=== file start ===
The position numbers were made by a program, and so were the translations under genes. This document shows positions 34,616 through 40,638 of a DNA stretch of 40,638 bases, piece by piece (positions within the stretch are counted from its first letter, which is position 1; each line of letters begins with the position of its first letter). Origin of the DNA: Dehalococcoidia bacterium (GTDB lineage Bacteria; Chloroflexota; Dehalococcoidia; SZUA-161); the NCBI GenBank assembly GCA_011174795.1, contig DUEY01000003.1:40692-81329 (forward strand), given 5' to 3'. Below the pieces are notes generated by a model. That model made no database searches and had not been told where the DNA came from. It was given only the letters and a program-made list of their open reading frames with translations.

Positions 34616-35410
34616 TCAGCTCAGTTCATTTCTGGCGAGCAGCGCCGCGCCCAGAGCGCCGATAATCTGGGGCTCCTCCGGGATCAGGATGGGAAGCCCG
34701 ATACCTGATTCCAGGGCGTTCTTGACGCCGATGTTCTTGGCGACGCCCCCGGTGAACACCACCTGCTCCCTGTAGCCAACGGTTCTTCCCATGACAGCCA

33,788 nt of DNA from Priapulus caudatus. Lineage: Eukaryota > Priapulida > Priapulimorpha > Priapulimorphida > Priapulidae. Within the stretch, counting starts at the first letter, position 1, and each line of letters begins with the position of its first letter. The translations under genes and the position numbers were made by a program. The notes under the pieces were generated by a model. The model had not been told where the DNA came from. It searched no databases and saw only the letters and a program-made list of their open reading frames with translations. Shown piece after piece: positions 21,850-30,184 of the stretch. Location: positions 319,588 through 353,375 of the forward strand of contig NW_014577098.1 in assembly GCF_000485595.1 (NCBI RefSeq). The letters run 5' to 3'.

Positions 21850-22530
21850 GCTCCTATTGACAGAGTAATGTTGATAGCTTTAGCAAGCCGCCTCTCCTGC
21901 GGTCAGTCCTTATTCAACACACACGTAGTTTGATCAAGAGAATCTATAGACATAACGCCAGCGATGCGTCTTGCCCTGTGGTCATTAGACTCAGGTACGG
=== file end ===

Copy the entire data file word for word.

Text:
The position numbers were made by a program, and so were the translations under genes. This document shows positions 34,616 through 40,638 of a DNA stretch of 40,638 bases, piece by piece (positions within the stretch are counted from its first letter, which is position 1; each line of letters begins with the position of its first letter). Origin of the DNA: Dehalococcoidia bacterium (GTDB lineage Bacteria; Chloroflexota; Dehalococcoidia; SZUA-161); the NCBI GenBank assembly GCA_011174795.1, contig DUEY01000003.1:40692-81329 (forward strand), given 5' to 3'. Below the pieces are notes generated by a model. That model made no database searches and had not been told where the DNA came from. It was given only the letters and a program-made list of their open reading frames with translations.

Positions 34616-35410
34616 TCAGCTCAGTTCATTTCTGGCGAGCAGCGCCGCGCCCAGAGCGCCGATAATCTGGGGCTCCTCCGGGATCAGGATGGGAAGCCCG
34701 ATACCTGATTCCAGGGCGTTCTTGACGCCGATGTTCTTGGCGACGCCCCCGGTGAACACCACCTGCTCCCTGTAGCCAACGGTTCTTCCCATGACAGCCA

33,788 nt of DNA from Priapulus caudatus. Lineage: Eukaryota > Priapulida > Priapulimorpha > Priapulimorphida > Priapulidae. Within the stretch, counting starts at the first letter, position 1, and each line of letters begins with the position of its first letter. The translations under genes and the position numbers were made by a program. The notes under the pieces were generated by a model. The model had not been told where the DNA came from. It searched no databases and saw only the letters and a program-made list of their open reading frames with translations. Shown piece after piece: positions 21,850-30,184 of the stretch. Location: positions 319,588 through 353,375 of the forward strand of contig NW_014577098.1 in assembly GCF_000485595.1 (NCBI RefSeq). The letters run 5' to 3'.

Positions 21850-22530
21850 GCTCCTATTGACAGAGTAATGTTGATAGCTTTAGCAAGCCGCCTCTCCTGC
21901 GGTCAGTCCTTATTCAACACACACGTAGTTTGATCAAGAGAATCTATAGACATAACGCCAGCGATGCGTCTTGCCCTGTGGTCATTAGACTCAGGTACGG